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By Nidal al-Mughrabi
GAZA, Sept 28 (Reuters) - Fifty thousand Palestinian gunmen and hundreds of suicide bombers are ready to repel or at least impede any large-scale Israeli invasion of the Gaza Strip, an official from the ruling Hamas said on Friday.
Israel has threatened to mount a massive ground sweep of Gaza as a last resort against cross-border rocket fire by Palestinian militants, which has not been significantly reduced by more limited air strikes and commando incursions.
But Israeli officials say such a mission in the congested territory would mean major casualties on both sides, a price the Jewish state may not be willing to pay given the relatively low death toll exacted by the crude short-range Palestinian rockets.
Nizar Rayyan, a senior Hamas leader, promised Israel "a painful response" should it send in troops and tanks en masse.
A Hamas-affiliated Web site quoted Rayyan as saying that "50,000 fighters, armed and brave in the battlefield" await an invasion and that 400 would-be suicide bombers wear their explosives belts around the clock, ready to attack tank columns.
"Hamas leaders were surprised when 200 women volunteered to carry explosives to confront Israeli tanks too," Rayyan said.
Israeli intelligence assessments are that Hamas, which seized control of Gaza in a brief civil war with secular Fatah rivals in June, has marshalled at least 20,000 fighters proficient with a variety of small arms.
Partly funded by Iran, Hamas has modelled itself on Lebanese guerrilla group Hezbollah, which fought Israel last year. Israel suffered surprise setbacks in that war, prompting the top brass to order an overhaul of their forces ahead of any new conflict.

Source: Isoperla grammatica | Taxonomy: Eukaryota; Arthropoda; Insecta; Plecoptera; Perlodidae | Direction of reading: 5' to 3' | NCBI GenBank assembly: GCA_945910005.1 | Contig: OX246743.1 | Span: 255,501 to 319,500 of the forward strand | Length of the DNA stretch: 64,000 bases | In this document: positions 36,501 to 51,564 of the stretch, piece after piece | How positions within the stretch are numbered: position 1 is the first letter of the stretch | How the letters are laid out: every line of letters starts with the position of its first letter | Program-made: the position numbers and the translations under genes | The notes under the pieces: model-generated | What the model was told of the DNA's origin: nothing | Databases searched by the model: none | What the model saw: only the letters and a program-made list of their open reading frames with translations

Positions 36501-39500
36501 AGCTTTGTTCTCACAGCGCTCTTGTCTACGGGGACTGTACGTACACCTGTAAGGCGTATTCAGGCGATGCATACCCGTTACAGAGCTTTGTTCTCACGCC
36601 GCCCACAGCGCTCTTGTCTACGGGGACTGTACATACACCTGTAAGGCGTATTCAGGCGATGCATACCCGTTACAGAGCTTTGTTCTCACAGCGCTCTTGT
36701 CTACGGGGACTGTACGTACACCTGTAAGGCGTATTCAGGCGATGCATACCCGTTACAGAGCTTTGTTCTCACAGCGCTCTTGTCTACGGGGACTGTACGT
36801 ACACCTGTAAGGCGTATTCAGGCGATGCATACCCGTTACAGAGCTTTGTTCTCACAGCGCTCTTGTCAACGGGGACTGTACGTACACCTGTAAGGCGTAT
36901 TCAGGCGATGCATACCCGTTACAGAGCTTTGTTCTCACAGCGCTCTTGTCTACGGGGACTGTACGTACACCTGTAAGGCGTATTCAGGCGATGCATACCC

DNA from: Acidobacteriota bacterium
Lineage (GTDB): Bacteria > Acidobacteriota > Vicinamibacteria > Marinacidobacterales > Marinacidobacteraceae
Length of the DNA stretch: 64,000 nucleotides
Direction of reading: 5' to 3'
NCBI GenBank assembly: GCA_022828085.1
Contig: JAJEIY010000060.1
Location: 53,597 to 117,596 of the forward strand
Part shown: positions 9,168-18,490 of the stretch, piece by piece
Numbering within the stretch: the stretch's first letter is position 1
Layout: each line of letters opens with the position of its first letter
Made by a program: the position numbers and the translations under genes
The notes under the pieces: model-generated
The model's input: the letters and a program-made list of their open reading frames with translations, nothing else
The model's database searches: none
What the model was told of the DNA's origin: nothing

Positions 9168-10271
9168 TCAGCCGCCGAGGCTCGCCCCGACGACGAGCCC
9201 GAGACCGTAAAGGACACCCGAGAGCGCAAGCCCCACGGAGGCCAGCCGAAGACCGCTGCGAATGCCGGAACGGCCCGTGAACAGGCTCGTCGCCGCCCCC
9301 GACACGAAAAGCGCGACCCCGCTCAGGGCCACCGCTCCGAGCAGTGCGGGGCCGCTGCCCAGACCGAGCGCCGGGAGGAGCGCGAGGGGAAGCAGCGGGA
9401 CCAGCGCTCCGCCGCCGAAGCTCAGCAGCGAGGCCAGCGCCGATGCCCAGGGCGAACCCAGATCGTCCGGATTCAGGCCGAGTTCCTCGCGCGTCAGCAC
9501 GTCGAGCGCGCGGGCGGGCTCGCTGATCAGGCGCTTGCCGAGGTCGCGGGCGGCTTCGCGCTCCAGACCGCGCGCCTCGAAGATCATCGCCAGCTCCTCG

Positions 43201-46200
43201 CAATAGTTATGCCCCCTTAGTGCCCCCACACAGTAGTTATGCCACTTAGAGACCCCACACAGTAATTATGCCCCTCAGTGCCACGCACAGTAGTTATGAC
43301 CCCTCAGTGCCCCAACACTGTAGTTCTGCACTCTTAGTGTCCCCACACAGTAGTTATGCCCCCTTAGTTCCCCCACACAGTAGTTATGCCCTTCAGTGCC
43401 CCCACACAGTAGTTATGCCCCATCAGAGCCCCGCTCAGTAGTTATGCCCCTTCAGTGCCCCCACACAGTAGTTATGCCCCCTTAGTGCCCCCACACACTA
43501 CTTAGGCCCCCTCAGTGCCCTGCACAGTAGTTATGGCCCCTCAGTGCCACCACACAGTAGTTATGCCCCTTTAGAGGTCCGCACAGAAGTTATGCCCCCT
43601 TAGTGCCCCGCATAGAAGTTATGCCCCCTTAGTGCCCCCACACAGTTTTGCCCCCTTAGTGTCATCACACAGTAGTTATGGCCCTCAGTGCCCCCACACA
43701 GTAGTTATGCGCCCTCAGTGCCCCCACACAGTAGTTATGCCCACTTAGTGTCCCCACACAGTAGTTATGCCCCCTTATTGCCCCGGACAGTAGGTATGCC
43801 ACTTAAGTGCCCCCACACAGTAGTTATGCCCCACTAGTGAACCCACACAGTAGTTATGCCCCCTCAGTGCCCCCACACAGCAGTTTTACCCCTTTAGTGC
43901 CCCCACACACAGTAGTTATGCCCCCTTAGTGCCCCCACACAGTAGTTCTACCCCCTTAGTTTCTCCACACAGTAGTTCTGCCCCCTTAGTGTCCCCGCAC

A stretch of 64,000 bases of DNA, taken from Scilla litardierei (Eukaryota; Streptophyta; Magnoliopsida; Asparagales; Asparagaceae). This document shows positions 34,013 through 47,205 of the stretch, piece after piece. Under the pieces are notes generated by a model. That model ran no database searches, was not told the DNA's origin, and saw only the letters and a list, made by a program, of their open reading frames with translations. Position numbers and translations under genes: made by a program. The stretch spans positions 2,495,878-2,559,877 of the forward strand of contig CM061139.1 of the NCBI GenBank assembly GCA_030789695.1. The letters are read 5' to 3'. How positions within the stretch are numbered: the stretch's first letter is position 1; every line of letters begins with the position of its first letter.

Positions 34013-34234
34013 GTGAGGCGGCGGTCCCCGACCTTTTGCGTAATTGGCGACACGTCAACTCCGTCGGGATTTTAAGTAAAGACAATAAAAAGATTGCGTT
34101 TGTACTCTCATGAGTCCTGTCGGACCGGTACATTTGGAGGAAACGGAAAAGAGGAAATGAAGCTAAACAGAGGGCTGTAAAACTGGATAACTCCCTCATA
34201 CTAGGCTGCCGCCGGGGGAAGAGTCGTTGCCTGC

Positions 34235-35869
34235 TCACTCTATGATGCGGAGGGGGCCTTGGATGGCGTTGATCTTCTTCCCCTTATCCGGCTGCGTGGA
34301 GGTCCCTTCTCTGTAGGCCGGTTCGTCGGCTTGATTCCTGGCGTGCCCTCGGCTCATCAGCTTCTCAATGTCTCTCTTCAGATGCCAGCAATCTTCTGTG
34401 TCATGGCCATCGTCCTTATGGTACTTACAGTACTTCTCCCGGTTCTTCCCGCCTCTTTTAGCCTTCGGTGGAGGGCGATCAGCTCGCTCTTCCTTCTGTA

Hamas has offered Israel a long-term truce, though its charter urges the Jewish state's destruction. Some Israeli officials have called for Hamas, which now vies with Fatah for primacy in the West Bank, to be crushed before it gains power.
A big Israeli push into Gaza in the coming weeks could complicate plans for a U.S.-sponsored Middle East peace conference due to take place in November.
"There are many things that have to be taken into account when going out on such an operation, and the summit is without a doubt one of the things that cannot be ignored," Deputy Israeli Defence Minister Matan Vilna'i told Army Radio.
Last week, Israel declared Gaza an "enemy entity" in response to the frequent rocket fire and said it would reduce fuel and power supplies. It has yet to take such action.
Karen Koning AbuZayd, commissioner-general of the U.N. agency responsible for aiding Palestinian refugees, said: "To take any of the steps, like cutting off water or electricity, would be illegal."
Speaking to reporters in Jerusalem before a visit to Japan, she said Israel's decision, if implemented, would place an "intolerable strain" on Gaza's population.
Israel pulled troops and settlers out of the Gaza Strip in 2005 after 38 years of occupation. Palestinians say the territory is still effectively under occupation because Israel controls its borders, waters and airspace.